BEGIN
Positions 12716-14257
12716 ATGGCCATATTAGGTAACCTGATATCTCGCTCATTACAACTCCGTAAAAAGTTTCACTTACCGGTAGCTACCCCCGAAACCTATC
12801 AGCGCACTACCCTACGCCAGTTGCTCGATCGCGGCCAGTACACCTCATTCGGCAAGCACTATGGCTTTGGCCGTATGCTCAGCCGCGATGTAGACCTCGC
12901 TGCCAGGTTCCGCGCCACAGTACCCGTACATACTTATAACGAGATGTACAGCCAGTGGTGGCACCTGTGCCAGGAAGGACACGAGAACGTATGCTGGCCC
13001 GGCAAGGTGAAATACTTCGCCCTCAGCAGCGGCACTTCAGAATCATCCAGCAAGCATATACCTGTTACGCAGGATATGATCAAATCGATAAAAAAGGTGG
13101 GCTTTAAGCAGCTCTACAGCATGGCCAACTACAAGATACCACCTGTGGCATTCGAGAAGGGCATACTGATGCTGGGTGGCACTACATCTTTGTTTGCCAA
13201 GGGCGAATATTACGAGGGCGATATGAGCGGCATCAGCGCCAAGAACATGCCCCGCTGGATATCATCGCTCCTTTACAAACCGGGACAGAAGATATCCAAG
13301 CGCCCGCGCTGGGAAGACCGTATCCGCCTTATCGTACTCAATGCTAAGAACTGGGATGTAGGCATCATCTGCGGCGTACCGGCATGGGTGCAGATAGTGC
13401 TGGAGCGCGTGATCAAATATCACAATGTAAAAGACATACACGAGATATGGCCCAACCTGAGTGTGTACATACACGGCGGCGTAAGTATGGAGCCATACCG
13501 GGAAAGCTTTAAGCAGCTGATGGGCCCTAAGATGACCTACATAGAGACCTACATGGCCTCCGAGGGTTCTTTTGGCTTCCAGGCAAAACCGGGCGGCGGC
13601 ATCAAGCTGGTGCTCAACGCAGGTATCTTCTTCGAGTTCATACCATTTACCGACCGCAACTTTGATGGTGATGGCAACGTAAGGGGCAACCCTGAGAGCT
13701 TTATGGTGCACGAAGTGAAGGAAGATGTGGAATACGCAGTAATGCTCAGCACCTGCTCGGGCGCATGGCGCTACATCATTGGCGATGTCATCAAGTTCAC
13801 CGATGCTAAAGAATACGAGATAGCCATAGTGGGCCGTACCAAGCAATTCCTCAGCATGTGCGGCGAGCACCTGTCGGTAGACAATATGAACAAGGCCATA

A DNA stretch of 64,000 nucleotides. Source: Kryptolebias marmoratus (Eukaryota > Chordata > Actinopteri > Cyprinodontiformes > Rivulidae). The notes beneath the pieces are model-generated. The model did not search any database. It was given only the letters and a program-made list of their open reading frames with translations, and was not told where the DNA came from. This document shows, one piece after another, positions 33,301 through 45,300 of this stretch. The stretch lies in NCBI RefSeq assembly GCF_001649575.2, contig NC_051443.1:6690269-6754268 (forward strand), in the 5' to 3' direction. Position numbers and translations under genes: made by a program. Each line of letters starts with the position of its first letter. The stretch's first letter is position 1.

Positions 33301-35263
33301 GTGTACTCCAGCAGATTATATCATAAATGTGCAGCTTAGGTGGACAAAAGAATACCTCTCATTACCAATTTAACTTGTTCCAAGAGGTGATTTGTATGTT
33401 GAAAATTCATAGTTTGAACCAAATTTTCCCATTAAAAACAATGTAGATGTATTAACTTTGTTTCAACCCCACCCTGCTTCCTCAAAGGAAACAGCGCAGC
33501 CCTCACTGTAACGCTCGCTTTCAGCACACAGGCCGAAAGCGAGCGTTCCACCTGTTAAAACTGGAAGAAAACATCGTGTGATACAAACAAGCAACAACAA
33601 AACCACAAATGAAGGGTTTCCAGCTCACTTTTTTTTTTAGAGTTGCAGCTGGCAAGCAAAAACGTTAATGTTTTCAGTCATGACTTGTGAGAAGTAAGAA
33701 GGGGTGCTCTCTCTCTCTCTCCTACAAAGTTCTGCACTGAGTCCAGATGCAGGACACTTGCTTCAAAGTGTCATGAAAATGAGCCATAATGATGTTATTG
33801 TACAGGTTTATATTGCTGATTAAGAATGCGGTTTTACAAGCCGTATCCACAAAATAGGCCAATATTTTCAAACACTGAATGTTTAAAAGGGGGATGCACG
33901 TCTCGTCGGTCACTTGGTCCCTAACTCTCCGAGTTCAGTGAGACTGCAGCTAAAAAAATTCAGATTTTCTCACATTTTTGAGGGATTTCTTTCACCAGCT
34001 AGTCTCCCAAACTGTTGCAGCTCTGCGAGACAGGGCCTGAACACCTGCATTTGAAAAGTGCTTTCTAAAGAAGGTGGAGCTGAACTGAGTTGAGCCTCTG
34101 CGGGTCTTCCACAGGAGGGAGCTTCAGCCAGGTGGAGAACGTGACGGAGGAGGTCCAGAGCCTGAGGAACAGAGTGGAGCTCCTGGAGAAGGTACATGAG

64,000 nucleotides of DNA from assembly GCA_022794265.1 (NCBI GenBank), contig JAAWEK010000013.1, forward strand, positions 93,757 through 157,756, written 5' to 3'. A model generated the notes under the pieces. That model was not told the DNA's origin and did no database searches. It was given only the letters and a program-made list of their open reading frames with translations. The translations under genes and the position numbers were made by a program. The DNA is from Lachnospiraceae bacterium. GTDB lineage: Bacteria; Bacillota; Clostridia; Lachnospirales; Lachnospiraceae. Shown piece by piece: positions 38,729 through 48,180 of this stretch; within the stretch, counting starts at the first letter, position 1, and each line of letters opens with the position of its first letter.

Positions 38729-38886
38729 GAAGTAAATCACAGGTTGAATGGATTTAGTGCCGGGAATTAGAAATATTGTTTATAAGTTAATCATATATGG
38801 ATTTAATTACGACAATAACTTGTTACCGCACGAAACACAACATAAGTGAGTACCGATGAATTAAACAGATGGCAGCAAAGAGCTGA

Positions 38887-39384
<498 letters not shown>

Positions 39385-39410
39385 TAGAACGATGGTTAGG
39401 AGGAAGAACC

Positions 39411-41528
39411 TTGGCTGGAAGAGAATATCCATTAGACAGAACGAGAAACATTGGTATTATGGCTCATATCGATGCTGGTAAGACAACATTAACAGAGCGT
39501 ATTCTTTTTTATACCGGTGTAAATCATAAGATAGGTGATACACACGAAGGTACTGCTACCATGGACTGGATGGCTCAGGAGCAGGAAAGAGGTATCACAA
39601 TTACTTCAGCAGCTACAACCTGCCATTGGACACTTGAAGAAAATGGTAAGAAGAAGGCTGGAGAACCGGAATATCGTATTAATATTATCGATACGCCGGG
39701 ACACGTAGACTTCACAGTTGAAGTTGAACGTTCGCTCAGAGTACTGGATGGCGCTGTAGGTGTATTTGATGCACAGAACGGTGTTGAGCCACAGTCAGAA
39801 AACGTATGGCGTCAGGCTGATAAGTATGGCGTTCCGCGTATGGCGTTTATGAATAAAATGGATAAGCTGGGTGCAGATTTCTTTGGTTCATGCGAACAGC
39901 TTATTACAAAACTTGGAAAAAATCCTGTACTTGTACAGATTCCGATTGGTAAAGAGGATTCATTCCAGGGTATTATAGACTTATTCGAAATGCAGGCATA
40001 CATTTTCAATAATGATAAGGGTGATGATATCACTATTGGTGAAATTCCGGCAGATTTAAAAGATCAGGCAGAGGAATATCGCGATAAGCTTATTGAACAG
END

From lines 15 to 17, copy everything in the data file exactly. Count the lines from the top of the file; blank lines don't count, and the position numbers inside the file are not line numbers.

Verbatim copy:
Positions 33301-35263
33301 GTGTACTCCAGCAGATTATATCATAAATGTGCAGCTTAGGTGGACAAAAGAATACCTCTCATTACCAATTTAACTTGTTCCAAGAGGTGATTTGTATGTT
33401 GAAAATTCATAGTTTGAACCAAATTTTCCCATTAAAAACAATGTAGATGTATTAACTTTGTTTCAACCCCACCCTGCTTCCTCAAAGGAAACAGCGCAGC